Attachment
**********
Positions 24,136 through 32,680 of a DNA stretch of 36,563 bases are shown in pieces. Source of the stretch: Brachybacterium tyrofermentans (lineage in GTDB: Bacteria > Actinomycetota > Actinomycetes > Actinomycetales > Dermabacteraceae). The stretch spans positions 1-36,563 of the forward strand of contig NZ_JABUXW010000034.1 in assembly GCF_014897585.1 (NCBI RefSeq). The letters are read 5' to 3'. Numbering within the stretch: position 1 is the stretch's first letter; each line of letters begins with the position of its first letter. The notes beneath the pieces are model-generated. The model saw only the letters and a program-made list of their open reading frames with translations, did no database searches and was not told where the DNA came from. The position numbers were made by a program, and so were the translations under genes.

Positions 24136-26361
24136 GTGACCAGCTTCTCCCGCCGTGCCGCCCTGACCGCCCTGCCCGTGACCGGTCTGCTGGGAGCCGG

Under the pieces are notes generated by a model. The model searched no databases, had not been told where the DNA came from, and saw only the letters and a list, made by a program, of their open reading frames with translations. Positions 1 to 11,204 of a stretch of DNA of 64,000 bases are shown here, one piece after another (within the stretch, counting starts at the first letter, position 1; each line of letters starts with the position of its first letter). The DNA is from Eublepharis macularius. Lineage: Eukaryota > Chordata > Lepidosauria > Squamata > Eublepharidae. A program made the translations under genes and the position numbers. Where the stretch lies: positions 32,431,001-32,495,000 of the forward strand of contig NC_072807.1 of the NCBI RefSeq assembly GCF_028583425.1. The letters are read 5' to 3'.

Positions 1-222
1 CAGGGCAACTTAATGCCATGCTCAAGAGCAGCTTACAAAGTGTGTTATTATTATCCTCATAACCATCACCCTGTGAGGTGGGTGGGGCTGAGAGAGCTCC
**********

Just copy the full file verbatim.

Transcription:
Positions 24,136 through 32,680 of a DNA stretch of 36,563 bases are shown in pieces. Source of the stretch: Brachybacterium tyrofermentans (lineage in GTDB: Bacteria > Actinomycetota > Actinomycetes > Actinomycetales > Dermabacteraceae). The stretch spans positions 1-36,563 of the forward strand of contig NZ_JABUXW010000034.1 in assembly GCF_014897585.1 (NCBI RefSeq). The letters are read 5' to 3'. Numbering within the stretch: position 1 is the stretch's first letter; each line of letters begins with the position of its first letter. The notes beneath the pieces are model-generated. The model saw only the letters and a program-made list of their open reading frames with translations, did no database searches and was not told where the DNA came from. The position numbers were made by a program, and so were the translations under genes.

Positions 24136-26361
24136 GTGACCAGCTTCTCCCGCCGTGCCGCCCTGACCGCCCTGCCCGTGACCGGTCTGCTGGGAGCCGG

Under the pieces are notes generated by a model. The model searched no databases, had not been told where the DNA came from, and saw only the letters and a list, made by a program, of their open reading frames with translations. Positions 1 to 11,204 of a stretch of DNA of 64,000 bases are shown here, one piece after another (within the stretch, counting starts at the first letter, position 1; each line of letters starts with the position of its first letter). The DNA is from Eublepharis macularius. Lineage: Eukaryota > Chordata > Lepidosauria > Squamata > Eublepharidae. A program made the translations under genes and the position numbers. Where the stretch lies: positions 32,431,001-32,495,000 of the forward strand of contig NC_072807.1 of the NCBI RefSeq assembly GCF_028583425.1. The letters are read 5' to 3'.

Positions 1-222
1 CAGGGCAACTTAATGCCATGCTCAAGAGCAGCTTACAAAGTGTGTTATTATTATCCTCATAACCATCACCCTGTGAGGTGGGTGGGGCTGAGAGAGCTCC